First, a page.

This post contains some discussion of disordered eating behaviours that may be triggering if you are currently struggling, or have struggled, with an eating disorder. Please, please put your own well-being first before deciding whether or not to continue reading.
I also apologise for the pun. If you know me well, you'll already know this is more than a small problem.
I promise that not all of my time and energy is channelled towards calculating the quantities of plant-based protein sources. Just a more-than-average amount of it is. I can assure you though, I do spend a substantial proportion of the week thinking about meat and fish, too! As well as a good amount of each day contemplating carbs, deliberating dairy, and figuring out fruit and vegetables. I’m all about balance, you know.
It’s been quite a long time since I last ate a cashew nut. The current process of starting to reintroduce foods that anorexia has caused me to avoid, as it happens, is quite the lengthy one. I’ll take you through it step by step.
Phase 1 involves spending some good quality time with the kitchen scales and the edible in question. I call this getting comfortable and familiar with the weights, quantities, and calorie content of the food I’m about to muster, and working out how I could reasonably incorporate it into my meal plan so that:
a) my clinician is happy, and;
b) the woman upstairs isn’t too unhappy.
This is a very fine line to tread, and such a quest must not be taken lightly.
This week, the kitchen scales and I hung out together with a bag of cashew nuts. It’s safe to say that we are now well-acquainted.
Phase 2 of the reintroduction can last somewhat longer. It involves the careful, yet hypothetical, planning of a meal or snack that could include said food. Note the emphasis on hypothetical: we’re still very low on commitment at this stage. Premature commitment to the cause can lead to unnecessary pressure, unrealistic expectations and much anxiety...therefore it’s much better to move along at a pace we’re all comfortable with.
If Phase 2 successfully progresses to Phase 3, the careful, thoughtful planning moves on from being hypothetical, to maybe-this-could-actually-happen. I guess it’s a bit like when you start to properly imagine the person you're dating with a bit more hope involved. Perhaps the stage where you start to open up more, and spending time with each others’ friends .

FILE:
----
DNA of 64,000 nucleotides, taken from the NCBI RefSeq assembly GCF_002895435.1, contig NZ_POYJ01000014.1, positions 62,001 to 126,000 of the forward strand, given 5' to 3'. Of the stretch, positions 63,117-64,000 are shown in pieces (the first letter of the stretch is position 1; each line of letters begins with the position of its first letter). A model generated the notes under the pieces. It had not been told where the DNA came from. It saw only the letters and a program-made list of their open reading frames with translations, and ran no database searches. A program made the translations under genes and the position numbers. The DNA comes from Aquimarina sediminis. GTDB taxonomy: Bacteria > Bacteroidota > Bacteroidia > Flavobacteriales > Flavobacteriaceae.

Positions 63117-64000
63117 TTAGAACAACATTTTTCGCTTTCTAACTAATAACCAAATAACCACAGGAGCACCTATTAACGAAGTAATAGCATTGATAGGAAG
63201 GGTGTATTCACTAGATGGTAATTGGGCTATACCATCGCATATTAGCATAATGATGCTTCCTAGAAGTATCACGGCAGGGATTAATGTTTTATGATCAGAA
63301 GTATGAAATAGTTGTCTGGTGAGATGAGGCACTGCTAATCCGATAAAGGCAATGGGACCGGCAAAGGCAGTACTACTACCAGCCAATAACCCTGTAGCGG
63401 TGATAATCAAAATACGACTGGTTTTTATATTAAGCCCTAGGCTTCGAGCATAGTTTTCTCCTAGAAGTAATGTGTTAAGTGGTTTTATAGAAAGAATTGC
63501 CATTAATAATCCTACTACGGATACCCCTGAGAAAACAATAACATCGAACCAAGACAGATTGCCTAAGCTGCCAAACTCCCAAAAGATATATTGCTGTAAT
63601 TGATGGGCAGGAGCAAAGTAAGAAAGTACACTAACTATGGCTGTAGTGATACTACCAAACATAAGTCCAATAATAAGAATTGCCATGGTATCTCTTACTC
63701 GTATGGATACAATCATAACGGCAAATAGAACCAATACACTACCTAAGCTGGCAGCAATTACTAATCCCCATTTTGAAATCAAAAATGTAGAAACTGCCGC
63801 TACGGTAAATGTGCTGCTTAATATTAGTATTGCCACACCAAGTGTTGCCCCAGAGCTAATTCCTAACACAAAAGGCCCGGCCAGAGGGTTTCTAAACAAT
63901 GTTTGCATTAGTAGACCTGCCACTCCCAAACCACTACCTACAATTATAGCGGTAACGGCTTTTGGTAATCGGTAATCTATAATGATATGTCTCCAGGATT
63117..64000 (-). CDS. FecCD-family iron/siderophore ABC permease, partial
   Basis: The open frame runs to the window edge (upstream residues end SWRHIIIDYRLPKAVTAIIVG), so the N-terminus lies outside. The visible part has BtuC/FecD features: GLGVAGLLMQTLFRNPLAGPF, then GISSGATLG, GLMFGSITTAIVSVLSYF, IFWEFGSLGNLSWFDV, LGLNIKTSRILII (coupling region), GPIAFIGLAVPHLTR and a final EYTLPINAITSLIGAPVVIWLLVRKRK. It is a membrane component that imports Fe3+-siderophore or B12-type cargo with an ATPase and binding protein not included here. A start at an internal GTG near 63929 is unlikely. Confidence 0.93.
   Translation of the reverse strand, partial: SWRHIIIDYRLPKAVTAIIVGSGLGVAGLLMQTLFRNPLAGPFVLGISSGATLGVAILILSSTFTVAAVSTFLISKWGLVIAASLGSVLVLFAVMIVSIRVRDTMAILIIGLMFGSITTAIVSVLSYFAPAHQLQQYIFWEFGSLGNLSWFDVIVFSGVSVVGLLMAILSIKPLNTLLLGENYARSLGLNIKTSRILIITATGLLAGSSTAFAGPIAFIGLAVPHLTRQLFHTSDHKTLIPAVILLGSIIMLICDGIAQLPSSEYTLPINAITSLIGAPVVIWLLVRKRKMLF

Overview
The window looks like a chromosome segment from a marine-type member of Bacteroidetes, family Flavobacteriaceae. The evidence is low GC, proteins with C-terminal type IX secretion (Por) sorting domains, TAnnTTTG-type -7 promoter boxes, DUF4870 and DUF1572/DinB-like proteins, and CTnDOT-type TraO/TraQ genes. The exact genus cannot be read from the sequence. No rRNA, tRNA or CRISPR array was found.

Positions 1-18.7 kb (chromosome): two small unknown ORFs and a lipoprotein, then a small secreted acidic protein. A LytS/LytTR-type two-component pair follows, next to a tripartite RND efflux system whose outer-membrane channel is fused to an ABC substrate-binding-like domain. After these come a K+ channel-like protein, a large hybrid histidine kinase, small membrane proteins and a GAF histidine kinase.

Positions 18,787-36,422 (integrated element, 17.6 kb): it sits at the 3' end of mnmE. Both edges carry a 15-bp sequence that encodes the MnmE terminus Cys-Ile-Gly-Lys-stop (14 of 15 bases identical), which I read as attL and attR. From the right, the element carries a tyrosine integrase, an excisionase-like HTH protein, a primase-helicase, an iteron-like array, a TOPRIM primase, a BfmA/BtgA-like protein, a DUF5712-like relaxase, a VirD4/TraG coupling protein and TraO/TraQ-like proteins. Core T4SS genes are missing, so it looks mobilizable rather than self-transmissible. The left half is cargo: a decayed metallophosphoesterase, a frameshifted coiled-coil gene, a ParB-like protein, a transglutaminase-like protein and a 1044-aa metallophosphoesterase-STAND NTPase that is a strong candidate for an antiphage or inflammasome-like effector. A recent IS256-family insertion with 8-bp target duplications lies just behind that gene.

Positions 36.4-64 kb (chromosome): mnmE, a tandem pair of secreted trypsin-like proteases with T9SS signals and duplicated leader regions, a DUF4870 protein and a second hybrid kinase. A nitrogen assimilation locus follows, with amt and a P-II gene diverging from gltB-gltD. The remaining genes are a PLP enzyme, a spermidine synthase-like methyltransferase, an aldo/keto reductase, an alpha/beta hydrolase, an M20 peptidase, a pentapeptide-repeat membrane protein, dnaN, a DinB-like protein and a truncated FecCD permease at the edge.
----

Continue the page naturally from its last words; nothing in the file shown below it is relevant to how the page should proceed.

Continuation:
In this relationship, it involves settling on a meal or snack concept, and then postulating a day of the week upon which it might be feasible to take things to the next level. Usually, the proposed day is a fair few days in advance, to ensure enough time for over-thinking – and potential flaking – to occur. In Phase 4, me and cashew actually become one. So this engagement really can’t be rushed.
It’s important to note that this entire cycle can be terminated at any given moment. A full rotation of Phase 1 through to the end of Phase 4 can last anywhere between a few days and a few months. It is all very dependent on context, and there is often no way of predicting it. Mastering chow mein sauce was a surprisingly quick and painless endeavour. Just this evening, I finally conquered the humble tin of baked beans which has felt a bit like a plaster I've been slowly eking off since July. And of course, before we even hit Phase 1, there is usually an epoch of internet searches, rumination and inner dialogue taking place. To be honest, it's quite exhausting.
I currently find myself gingerly between Phases 2 and 3 with cashew nuts. A cashew nut curry holds some potential. As does a combination of grapes and cashews as a snack. Though I have recently conquered the majestic olive, nuts of any kind remain quite a scary prospect. So, I guess at this point we are just taking things slow...and seeing where things go?
"In their hearts humans plan their course, but the Lord establishes their steps." ~ Proverbs 16:9